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Fears about bio-defense lab grow

Columbia awaits research on potential risks involved in hosting bio-reseach lab.
Thursday, June 7, 2007 | 12:00 a.m. CDT; updated 7:51 p.m. CDT, Sunday, July 20, 2008

Columbia could learn soon whether it is still in the running as a potential site for a biological research lab, said a spokesman for the U.S. Department of Homeland Security.

Columbia is one of 17 locations across the country being considered for the National Bio and Agro-Defense Facility. Larry Orluskie, a Homeland Security spokesperson, said he expects an announcement of three to five final site selections by July 1.

Meanwhile, Columbia residents who oppose the project have scheduled a community meeting at 7 p.m. tonight at New Haven Elementary School. Karen Onofrio, a resident of the Woodlands neighborhood located near the proposed site, said the meeting is an opportunity to update people and discuss how to organize opposition to the lab, which would research and develop ways to protect livestock from bioterrorist attacks. Opponents fear that the pathogens studied at the lab, which could include avian flu and foot and mouth disease, make it a potential danger to the nearby residents and a threat to livestock.

The project has the support of education and business leaders from around the state. A proposal submitted to Homeland Security by MU in spring 2006 also included letters of support from Mayor Darwin Hindman and members of the Boone County Commission. Northern District Commissioner Skip Elkin, along with Southern District Commissioner Karen Miller and former Presiding Commissioner Keith Schnarre signed a letter of support. Elkin said he was urged to back the project because it would attract new jobs and spur economic development in the area.

But, Elkin said, he has since talked with opponents of the lab and would like to learn more about it.

“I want to weigh all the facts and make sure it’s a right fit for our community, if it’s a fit at all,” he said. “What I’m hearing from the public is that they don’t want it. My job is to make sure the folks I represent have a voice.”

Hindman said the lab could offer a great opportunity for MU and the community. In his letter of support, Hindman wrote that the city was working with MU to reroute Lenoir Road to improve access to the proposed site, in the Discovery Ridge research park at MU’s South Farm complex on New Haven Road.

Hindman said Wednesday that despite the letter he does not yet know whether he will ultimately favor the lab’s construction in Columbia.

“Everybody recognizes there must be some risk, but nobody has any idea what the risk is,” he said. “If the risk is high, then we don’t want it. On the other hand, if the risk is negligible — which could very well be the case — it could be a tremendous opportunity.”

Barbara Hoppe, Sixth Ward City Councilwoman, whose ward would be home to the $450 million lab, said more input from Columbia residents was needed before the public officials offered their support.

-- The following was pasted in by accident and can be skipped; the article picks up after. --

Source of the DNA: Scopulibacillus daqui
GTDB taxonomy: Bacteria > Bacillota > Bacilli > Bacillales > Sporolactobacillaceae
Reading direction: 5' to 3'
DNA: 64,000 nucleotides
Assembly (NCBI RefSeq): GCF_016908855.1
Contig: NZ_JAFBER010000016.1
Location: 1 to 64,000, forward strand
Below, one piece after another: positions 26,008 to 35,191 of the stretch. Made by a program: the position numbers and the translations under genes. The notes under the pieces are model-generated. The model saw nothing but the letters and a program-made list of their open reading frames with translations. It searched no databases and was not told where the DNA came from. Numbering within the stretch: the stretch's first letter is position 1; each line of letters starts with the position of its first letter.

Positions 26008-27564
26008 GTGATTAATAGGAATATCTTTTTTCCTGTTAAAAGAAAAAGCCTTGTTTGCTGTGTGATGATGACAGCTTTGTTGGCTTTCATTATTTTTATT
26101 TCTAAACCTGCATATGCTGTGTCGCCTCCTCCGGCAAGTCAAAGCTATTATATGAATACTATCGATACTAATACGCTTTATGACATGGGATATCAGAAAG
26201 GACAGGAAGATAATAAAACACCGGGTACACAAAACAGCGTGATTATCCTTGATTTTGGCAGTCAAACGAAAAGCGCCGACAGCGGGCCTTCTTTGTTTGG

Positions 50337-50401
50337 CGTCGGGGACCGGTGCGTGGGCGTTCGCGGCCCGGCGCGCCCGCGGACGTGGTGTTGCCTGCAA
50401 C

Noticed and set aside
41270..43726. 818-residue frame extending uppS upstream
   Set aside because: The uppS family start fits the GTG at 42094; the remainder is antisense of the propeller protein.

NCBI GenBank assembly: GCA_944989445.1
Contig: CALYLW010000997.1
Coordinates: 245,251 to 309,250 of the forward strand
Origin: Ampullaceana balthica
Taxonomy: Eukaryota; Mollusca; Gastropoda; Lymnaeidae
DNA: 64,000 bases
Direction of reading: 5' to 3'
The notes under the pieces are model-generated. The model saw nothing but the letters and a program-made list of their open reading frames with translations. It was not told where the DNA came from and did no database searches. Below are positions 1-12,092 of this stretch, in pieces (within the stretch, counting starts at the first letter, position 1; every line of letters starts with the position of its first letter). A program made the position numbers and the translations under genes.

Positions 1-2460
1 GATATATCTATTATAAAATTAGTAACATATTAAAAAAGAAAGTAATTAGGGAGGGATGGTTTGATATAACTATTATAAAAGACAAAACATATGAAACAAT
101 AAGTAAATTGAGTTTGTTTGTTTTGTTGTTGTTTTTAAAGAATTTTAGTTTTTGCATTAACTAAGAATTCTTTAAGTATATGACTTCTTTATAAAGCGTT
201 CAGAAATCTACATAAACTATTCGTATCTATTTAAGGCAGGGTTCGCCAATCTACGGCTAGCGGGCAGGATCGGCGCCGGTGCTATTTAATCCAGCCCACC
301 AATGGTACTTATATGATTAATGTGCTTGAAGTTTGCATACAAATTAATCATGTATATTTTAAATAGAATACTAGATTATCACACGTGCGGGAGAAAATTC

Hoppe attended the first meeting of the lab opponents on May 1 at New Haven Elementary School, and left with heightened concerns about the project.

“I’ve gotten a lot of input and concerns, from not only residents, but doctors and physicians, and they have told me they will move if it comes to Columbia,” Hoppe said.

Neither Hindman not Hoppe expect the matter to come before council, although Hoppe said she expects residents to bring their concerns to their council representatives.

Ken Midkiff, conservation chairman for the Osage Group of the Sierra Club, said the organization is officially opposed to the lab. He also said there has not been much community involvement so far.

“If Columbia is selected to be one of the three to five sites, we plan on doing more,” he said.

He said he and several members of the Sierra Club were part of a “welcoming committee” to protest the lab when site inspectors from Homeland Security visited in May.

“At this point, there’s nothing that can be pointed to say this is a real threat,” he said. “The only threat is that the University of Missouri has filled out an application, and the people at the Department of Homeland Security have looked at it.”

Onofrio, who was a retired pathologist who used to inspect laboratories, said the facility could have all the high-tech safety features available, but “it all rests on the weakest link, which is people.”

“The consequences of an accident are huge,” she said.

The Department of Homeland Security said it expects to make the final decision on the lab’s location in October 2008.

For more information, including MU’s proposal to the Department of Homeland Security and some frequently asked questions about biodefense labs, go to www.nbaf.missouri.edu. Opponents of the project have a Web site at www.nodeathlab.com.


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